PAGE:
How to use a 555 timer to switch a switch?


I was thinking about making an intervalometer circuit for time lapse use on cameras. I was thinking of using this link https://www.instructables.com/id/Time-Lapse-Intervalometer-for-SLRs-with-555-timer-/ .
I was thinking of adding a 22uf cap, as well as the normal 220uf cap, and then adding a 2200 uf cap, for a highly flexible range of time (ranging from a few seconds to about an hour), choosable by switch. I am starting to run into trouble at the camera connection itself. While i am fine with a cable, i would rather go with a wired remote, and using it to do the equivalent of pushing the remote buttons (instead of going through the cable itself). So i need a way to connect the two switch points electronically, rather than mechanically. Also is there a way to have it focus first, then take the photo? This circuit would also be good for cameras that do not have remote connectors, just go in to the camera and solder the switch points up, then hook them to this circuit. Would also work with a wireless remote. Hook it to the remotes switch and go from there. Just need a little help finding out what to do to get it to work the way i want to :) Thanks

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For long delays, the 555 is very poor.

To switch the camera, I'd get a very small relay, with normally open contacts.

Steve
astroboy907 (author)  steveastrouk7 years ago
Because of stability issues or just the prolonged period of time?
I thought 5 minutes would be a little short for some of my projects. Might add a 470uf cap instead of 220 uf? Would get me about 10 min between shots. how about this relay: http://www.taydaelectronics.com/servlet/the-1887/Mini-Relay-SPDT-5/Detail
i assume since its SPDT there is always one contact open?
Thanks :)
Stability. The capacitors leak charge depending on their temperature amongst other things. The classic fix is to make the thing clock a fixed cycle, say 1 every second, which is easily doable, and then divide the clock by 100 or whatever using a single logic chip like a 4522, so 100 ticks makes the output change.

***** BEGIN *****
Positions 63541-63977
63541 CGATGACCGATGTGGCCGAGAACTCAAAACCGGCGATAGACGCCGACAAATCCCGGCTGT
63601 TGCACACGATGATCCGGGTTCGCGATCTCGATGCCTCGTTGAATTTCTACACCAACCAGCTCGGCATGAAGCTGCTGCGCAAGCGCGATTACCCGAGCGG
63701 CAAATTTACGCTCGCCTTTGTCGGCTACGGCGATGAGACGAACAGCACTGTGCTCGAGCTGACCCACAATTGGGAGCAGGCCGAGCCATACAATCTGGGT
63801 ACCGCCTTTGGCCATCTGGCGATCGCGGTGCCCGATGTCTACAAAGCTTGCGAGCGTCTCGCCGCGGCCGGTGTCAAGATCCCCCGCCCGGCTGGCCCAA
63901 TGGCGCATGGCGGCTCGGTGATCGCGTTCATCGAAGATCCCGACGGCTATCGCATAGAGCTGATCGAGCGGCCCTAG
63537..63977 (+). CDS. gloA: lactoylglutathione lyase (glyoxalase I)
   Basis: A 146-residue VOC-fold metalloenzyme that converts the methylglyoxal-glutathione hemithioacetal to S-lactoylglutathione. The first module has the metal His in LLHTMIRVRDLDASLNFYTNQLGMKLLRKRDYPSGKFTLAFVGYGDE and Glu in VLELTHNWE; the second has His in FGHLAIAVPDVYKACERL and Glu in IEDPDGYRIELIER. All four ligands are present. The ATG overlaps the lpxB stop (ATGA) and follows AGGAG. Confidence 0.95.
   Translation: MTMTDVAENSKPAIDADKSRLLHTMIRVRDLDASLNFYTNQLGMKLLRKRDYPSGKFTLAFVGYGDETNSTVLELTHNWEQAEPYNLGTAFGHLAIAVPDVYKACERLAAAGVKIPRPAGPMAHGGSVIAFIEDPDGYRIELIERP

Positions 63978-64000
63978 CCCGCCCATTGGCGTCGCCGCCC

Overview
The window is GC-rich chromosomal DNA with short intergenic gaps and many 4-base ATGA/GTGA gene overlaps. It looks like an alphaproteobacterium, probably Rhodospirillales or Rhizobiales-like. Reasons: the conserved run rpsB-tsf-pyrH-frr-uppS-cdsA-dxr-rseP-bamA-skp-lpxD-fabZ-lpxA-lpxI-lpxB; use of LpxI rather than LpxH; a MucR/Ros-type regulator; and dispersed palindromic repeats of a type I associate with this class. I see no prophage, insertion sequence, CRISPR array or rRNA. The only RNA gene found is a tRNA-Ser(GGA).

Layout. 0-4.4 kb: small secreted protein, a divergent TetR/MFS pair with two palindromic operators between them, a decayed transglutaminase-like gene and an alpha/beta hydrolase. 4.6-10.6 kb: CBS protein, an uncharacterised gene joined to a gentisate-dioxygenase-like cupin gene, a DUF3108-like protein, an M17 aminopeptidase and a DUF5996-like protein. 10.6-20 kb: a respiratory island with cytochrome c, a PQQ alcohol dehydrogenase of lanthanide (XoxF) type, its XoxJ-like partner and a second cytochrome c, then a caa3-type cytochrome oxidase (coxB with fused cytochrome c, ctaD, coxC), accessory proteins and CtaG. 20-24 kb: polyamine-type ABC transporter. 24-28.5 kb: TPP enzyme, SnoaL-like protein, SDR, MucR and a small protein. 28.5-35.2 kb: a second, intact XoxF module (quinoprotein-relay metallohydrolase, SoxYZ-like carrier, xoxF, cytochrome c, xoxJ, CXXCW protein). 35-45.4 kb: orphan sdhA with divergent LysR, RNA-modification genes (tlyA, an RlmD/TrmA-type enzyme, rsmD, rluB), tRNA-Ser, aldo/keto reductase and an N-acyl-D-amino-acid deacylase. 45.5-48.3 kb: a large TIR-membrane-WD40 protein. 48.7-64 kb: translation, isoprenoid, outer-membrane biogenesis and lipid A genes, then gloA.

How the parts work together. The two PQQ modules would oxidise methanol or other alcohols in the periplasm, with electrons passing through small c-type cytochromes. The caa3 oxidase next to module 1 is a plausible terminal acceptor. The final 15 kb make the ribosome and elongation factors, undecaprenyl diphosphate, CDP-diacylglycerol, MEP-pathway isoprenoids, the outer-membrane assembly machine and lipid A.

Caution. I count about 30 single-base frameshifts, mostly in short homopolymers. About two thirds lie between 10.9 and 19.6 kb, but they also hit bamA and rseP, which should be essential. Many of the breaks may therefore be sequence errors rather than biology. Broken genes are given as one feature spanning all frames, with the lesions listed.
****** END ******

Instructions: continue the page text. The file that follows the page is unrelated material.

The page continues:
That relay is fine, if a little overrated for this application !!!
astroboy907 (author)  steveastrouk7 years ago
So pretty much its a hot-or-miss situation sometimes with exact timing? Might be better to find a kitchen timer and get it to auto reset. Hook the alarm speaker up to a relay and have that control the camera.... might be worth a shot :)
Thanks for your answers :)
astroboy907 (author)  astroboy9077 years ago
hit-or-miss. they really need to get an edit button on this :)
He he. Yes, 555 on long delays, not good.

An Arduino is probably better these days - a pot for analogue time, and three range switches, a crystal and your relay. Job done.

There used to be some really nice long delay analogue timers, but they have long since been replaced with microcontrollers I'm afraid.

Steve
astroboy907 (author)  steveastrouk7 years ago
Looked around and found some really cheap ones, mainly a dollar store one with memory (to recall the last countdown made) i was wondering if it might work to hook the speaker wires up to the second button pin (the output). Would it work in setting that pin high? making it look like the button is letting energy through, when its just energy from the speaker. would not work with a normally open switch though. and would be safer to have relays. But it looks like i found something. I see a nice project ahead....

clock link

http://www.dollartree.com/catalog/search.cmd?form_state=searchForm&keyword=timer&x=0&y=0
Worth a try. Stick a diode from the output to your relay and see what happens, or better, to a transistor, and then to your relay.
astroboy907 (author) 7 years ago
oh. one last question. any recommended transistors?
astroboy907 (author)  astroboy9077 years ago
using 3904s :)